Das vom ersten Album des italienischen Multiinstrumentalisten und Komponisten Beppe Scardino aka TYTO stammende „Yume-Chan“ (feat. Valeria Sturba) besticht durch ein betont chilliges und cineastisch anmutendes groovy Nebeneinander von Saxofon, Flöte, Klarinette und einem verdichteten Arsenal an diversen elektronischen Elementen.
TYTOs Albbum 未来 MIRAI erschien im Oktober 2022 auf allen bekannten Streamingplattformen.
The work I curated for TYTO begins with a training, collective work plan. It started from the track title „Yume-chan”. Together with my third year Brera’s high school students of Multimedia, (now in their fourth year), a dreamy story has been created : a sort of half-sleep between the metropolis and nature where the image becomes the music that surrounds it and also reverse; a visual soundtrack with a manga and later anime tone.
It was a team work, between designers, animators, curatorship and management. Alice Parozzi, who gradually took over the direction, did a research and started a first draft, lineup and editing, looking for material from the Japanese imagination and animated productions. It has been a work in progress made up of intuitions about dreams and landscapes, up to this path of the many and many protagonists who are always two, a couple with many faces, the students themselves who have had themselves portrayed and who also have their turn drawn: Beatrice Ajani, Gaja Cangelli, Luca Casorio, Alessandro Codecà, Vittoria D’Allura, all under the eye of the owl who, like a presence above the parts, watches over what becomes a real psychedelic wandering. The first editing was done by Marco Gabellone, then reviewed and finished with the post-production by me who added the color and other colored elements, with the supervision of TYTO.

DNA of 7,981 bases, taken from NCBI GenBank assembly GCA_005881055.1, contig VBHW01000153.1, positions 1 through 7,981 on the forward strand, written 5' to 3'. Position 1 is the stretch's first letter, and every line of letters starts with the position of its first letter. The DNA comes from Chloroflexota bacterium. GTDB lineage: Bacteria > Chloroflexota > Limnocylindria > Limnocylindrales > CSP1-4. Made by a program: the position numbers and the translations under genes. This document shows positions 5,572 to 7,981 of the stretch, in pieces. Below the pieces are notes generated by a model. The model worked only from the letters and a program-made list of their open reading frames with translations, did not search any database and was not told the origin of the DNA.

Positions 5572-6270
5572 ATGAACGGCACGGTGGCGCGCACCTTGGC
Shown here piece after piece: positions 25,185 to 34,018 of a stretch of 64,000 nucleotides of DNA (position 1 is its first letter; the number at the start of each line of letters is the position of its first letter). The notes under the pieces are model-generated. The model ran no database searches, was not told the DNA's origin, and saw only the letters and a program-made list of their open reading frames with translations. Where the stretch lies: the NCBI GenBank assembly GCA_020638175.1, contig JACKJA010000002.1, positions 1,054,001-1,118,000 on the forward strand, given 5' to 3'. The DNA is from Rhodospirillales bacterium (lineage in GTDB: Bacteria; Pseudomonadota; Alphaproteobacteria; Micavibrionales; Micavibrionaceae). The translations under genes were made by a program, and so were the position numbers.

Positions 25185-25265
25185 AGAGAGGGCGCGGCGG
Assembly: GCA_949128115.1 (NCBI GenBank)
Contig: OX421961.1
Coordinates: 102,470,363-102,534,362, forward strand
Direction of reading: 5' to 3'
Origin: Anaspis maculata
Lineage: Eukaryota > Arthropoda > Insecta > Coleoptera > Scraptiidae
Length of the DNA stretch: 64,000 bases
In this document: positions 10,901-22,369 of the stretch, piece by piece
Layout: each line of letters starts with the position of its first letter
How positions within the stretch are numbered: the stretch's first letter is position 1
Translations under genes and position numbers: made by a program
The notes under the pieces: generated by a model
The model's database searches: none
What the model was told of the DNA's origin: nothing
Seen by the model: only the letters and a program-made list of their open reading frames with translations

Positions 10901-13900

— Michael Rotondi
ABOUT THE TRACK
I wanted to make a dreamy tune with a cinematic and melancholic feel to it.
Feeling liquid in a dreamy bubble of flutes and synthesizers in contrast with the simple yet aggressive and dirty drums: thus ‚Yume-chan‘ was born. ‚Yume‘ in Japanese means ‚dream‘; I added the ‚chan‘ imagining a female figure who subconsciously embodied this feeling of oniric melancholy.
Valeria Sturba, co-author of this piece, completed it, indeed more: she really gave it a meaning, writing and performing a very elegant six-voice choir that dances with flutes, synths and baritone sax in a way that it seemed perfect to me right off the bat.